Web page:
Kendrick on fire since returning from minors

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Last night the Angels bounced back from Wednesday’s umpire-aided loss to the Red Sox, picking up a one-run win at Fenway Park thanks in large part to Howie Kendrick.
Kendrick homered off Josh Beckett early and then delivered a go-ahead single off Billy Wagner late, with embattled closer Brian Fuentes getting the final two outs for his MLB-leading 42nd save.
After hitting just .231/.281/.355 through 51 games Kendrick was demoted to Triple-A in mid-June despite being four seasons into his big-league career. He went 27-for-78 (.346) in 20 games at Triple-A, which is no surprise given his lifetime .360 batting average in 399 games as a minor leaguer, and has stayed hot since rejoining the Angels in July.
Kendrick is 58-for-153 (.379) with five homers and 11 doubles in 44 games since returning to the majors, bringing his batting average all the way up to .298. And despite managing just 21 homers and 40 non-intentional walks in 347 career games, Kendrick has shown that his amazing batting averages in the minors were no fluke by hitting .304 in 1,359 plate appearances.
Here’s the complete list of all the second basemen in baseball history with a higher batting average then Kendrick through the age of 25: Eddie Collins, Tony Lazzeri, Billy Herman, Dustin Pedroia, Rod Carew, Charlie Gehringer. That’s it, six guys. Five of them are in the Hall of Fame and the only one who isn’t was last season’s AL MVP.
Problems staying healthy and a lack of power or plate discipline makes it unlikely that Kendrick truly belongs in that company, but he has an awfully unique skill set that makes him one of the most interesting hitters in baseball to watch and has come up very big for the Angels in the second half.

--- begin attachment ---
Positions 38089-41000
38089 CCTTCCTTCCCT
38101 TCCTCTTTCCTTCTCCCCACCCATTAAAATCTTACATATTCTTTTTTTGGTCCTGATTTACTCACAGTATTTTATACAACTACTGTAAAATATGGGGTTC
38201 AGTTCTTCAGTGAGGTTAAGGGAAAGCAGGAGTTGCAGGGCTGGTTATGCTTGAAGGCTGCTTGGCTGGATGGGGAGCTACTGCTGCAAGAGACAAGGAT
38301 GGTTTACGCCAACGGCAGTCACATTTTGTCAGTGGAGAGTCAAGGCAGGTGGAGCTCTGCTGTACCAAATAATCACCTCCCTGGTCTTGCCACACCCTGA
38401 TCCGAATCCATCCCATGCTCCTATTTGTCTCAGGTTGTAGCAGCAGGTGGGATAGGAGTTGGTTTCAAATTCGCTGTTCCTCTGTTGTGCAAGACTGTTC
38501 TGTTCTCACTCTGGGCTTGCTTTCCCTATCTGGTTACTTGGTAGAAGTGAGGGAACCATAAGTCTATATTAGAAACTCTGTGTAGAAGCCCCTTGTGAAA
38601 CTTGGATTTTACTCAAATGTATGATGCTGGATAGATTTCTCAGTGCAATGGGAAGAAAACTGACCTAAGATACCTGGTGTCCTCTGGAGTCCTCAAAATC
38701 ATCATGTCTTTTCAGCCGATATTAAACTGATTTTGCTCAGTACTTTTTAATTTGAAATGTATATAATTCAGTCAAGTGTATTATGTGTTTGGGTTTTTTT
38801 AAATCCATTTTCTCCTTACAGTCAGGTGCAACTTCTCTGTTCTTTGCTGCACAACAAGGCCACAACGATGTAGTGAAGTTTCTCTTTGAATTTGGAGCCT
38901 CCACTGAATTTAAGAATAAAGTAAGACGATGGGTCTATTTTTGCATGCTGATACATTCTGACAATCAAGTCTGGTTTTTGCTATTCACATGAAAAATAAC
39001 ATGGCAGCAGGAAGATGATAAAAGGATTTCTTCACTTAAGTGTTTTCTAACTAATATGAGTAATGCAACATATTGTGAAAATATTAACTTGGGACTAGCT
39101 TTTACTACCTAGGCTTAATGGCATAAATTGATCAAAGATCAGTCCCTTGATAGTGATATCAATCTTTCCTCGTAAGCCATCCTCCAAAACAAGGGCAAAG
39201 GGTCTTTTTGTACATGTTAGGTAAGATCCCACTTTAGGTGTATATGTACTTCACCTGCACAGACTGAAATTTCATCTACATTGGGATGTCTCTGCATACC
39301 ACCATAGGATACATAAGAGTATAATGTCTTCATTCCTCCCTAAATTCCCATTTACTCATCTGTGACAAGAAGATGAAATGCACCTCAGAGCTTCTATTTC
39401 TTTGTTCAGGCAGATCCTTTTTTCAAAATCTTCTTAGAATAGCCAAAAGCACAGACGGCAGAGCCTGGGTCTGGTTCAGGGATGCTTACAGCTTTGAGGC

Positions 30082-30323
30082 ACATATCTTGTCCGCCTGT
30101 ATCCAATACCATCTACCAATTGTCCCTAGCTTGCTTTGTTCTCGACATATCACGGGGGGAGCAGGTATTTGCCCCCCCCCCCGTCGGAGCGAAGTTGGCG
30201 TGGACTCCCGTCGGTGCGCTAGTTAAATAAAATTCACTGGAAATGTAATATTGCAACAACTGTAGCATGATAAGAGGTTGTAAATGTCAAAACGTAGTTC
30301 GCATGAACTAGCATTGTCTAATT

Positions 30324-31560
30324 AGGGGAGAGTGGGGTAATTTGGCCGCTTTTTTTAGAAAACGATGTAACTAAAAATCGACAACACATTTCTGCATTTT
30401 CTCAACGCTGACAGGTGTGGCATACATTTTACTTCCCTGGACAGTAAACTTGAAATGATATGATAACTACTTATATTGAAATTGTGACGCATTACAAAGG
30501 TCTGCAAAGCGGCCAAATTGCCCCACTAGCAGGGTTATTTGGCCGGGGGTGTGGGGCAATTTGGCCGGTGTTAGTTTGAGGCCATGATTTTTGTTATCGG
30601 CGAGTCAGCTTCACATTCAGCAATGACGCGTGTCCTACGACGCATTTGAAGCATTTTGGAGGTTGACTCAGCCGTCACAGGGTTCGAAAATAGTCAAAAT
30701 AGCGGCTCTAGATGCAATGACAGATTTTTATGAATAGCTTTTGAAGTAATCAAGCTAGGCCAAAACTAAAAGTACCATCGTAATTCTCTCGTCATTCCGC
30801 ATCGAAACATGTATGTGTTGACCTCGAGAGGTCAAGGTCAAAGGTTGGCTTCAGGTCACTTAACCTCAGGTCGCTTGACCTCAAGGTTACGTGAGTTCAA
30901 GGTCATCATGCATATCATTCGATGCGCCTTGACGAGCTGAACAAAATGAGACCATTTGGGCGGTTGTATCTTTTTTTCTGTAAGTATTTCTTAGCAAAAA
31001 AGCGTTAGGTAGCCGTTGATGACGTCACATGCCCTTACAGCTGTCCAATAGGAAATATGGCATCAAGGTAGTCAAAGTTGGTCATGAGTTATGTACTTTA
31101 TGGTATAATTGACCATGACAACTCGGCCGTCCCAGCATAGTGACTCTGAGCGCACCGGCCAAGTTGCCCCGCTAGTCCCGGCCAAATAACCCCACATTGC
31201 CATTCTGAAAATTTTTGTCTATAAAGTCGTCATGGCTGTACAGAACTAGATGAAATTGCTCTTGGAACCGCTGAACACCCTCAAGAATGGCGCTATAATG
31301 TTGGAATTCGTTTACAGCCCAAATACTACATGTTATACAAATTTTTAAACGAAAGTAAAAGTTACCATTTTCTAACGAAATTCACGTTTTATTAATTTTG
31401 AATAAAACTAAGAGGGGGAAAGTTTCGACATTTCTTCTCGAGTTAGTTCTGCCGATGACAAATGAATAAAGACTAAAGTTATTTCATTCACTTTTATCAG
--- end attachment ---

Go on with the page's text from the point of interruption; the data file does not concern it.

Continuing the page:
Adrian Gonzalez might retire after his contract is up if his back isn’t any better

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Despite dealing with back trouble for five years, Adrian Gonzalez of the Dodgers recently made his first ever trip to the disabled list. Then he made another trip there. All of it has him contemplating his future. As he tells Bill Plunkett of the OC Register, his baseball future may be a short one if his health doesn’t improve:

“I want to get back this year to help the team and for me to be healthy,” Gonzalez said. “But I’m thinking more long-term about being able to play more years.

“Because if I have to deal with this next year again? That’ll probably be it. My contract will be over, that’ll probably be it. I won’t play any more. If I can heal it and my body feels good? Now I can go out there and do the things I can do. Then I’ll keep playing.”

Backs are one of those things that don’t get better as you get older. At least not without a lot of work and effort and good luck. Gonzalez is 35 now, so he’ll need all of that to keep playing beyond his current deal.

The Cubs send Kyle Schwarber to the minors

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Kyle Schwarber broke into the bigs in 2015 with a big bat. After missing almost all of the last season with an injury, he reemerged as a postseason hero, posting a .971 OPS in the World Series. As 2017 began he was supposed to be one of the key parts of a potent Cubs offense.

Then the baseball games actually started and he has hit a mere .171/.295/.378. Indeed, he has the lowest batting average among qualified MLB hitters in 2017. Given that he has very little if any defensive value, he has been a significant drag on the Cubs, who are just a single game over .500.

Now this:

The Cubs are also putting Jason Heyward on the disabled list, so the outfield is a bit of a mess these days. Lucky for them, they’re only trailing the Brewers by a game and a half.